Daniel Lopatin began releasing music a decade ago as Oneohtrix Point Never, a name he derived from Boston soft-rock station, Magic 106.7. Lopatin has created music that always existed on the far fringes of pop. His sound can’t be pegged as synth pop, EDM, ambient, hip-hop or any other easily labeled genre. Instead, he pulls from a broad array of genres, samples and sources. Like Frankenstein’s monster, Lopatin stitches together a beautiful monstrosity like nothing else in music right now.
Recently, Lopatin has been calling his approach to creating music “compressionism,” a manifesto of sorts. In an interview with the New York Times, he explains, “It’s dealing with the overload of knowing about too much stuff, about being exposed to too many historical inputs, and then turning it into some kind of coherent jumble. It’s still a jumble, but it’s a kind of coherency of drawing connections between things.” In a world of endless noise, Lopatin feels that creating music in only one style would be living a lie. “The thing that I’ve always been a little bit jealous of is a complete, a total giving to one form, like a genre, and just a mastery of it,” he said. “My thing is very different. It’s a complete embrace of something, but I’ve never been able to say, ‘I believe in this.’ The only thing I believe in is that I’m in this perpetual state of disbelief.”
The harpsichord is the first noticeable element in Age Of, gothic and elegant, an instrument that perfectly represents the album it introduces. The album is filled with melancholy for a beautiful, quiet embrace of discomfort. Age Of is full of familiar sounds that turn sinister, and moments of contemplation tinged with a sense of doom. In the opening title track, a bassline is laced with a haunting sample, drifting apart until they clash together as these graceful sounds become something frightening.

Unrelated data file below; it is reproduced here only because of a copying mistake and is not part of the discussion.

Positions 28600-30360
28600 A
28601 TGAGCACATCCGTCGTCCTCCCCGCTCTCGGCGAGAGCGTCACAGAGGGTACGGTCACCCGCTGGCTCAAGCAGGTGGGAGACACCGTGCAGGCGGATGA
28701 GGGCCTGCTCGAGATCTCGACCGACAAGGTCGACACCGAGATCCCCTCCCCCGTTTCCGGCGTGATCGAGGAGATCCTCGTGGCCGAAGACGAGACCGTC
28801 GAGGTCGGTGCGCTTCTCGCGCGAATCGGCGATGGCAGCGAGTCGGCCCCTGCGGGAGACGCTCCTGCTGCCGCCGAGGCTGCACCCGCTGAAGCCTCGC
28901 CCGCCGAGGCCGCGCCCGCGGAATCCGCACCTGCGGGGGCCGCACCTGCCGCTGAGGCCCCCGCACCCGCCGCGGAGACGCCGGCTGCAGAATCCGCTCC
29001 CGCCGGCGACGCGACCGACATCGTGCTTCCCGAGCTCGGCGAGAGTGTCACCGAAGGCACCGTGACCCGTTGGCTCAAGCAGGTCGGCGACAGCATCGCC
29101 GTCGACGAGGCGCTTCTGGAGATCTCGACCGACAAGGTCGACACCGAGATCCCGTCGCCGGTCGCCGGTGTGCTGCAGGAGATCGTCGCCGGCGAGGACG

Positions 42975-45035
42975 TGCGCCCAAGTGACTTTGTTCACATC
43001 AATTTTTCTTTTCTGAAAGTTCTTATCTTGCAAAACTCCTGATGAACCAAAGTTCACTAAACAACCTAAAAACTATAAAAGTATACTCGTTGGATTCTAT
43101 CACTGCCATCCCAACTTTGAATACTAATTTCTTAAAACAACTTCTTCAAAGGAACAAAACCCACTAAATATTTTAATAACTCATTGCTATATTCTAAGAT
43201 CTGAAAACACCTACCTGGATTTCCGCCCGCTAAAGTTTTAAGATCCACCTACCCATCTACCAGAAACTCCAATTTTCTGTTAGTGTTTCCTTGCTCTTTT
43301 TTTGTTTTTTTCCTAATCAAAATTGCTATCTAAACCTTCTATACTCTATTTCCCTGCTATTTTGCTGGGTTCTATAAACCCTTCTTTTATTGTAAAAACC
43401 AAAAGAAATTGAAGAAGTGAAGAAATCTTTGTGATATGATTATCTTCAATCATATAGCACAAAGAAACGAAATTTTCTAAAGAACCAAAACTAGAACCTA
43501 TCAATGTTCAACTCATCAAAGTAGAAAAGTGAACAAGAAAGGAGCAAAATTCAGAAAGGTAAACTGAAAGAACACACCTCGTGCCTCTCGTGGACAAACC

“Babylon” sounds like a wailing country tune processed through an old computer. According to Lopatin, the song is about living in New York, with lyrics that come across as a mournful love song: “It’s not that I don’t get it / I really think I do / We wanted it to be different / But that’s not happening anytime soon.” “The Station,” originally written as a demo for a collaboration with Usher, is an R&B ballad of isolation and paranoia filled with white noise, with lyrics like “I wanna see inside the alien / I wanna feel your organs inside out.” The track “Warning” only increases that uneasy feeling, with a breathless whispering voice and a with a choppy pulse.
This album is clean-cut, something new for an OPN album. Lopatin creates a sense of space where you can get a feel for what he’s communicating through the gaps. These serene moments of minimal notes will be destroyed by a gush of digital noise, but Lopatin flexes his expertise in mixing through this. What occurs is a beautiful mess, finely tuned to take the listener into another world. Age Of is encapsulating, strange and beautiful. It is dystopian, trapped inside a place that resonates in the current state of affairs for our planet. It reflects an unsettling not-too-distant future of a world in which our biggest fears do come true. Lopatin explores fears of modern society with post-nuclear wastelands and late capitalism, but also a deeply personal struggle with isolation and anxiety. As uncomfortable as Age Of is, it’s also one of Lopatin’s most accessible works yet, not to mention one of his best.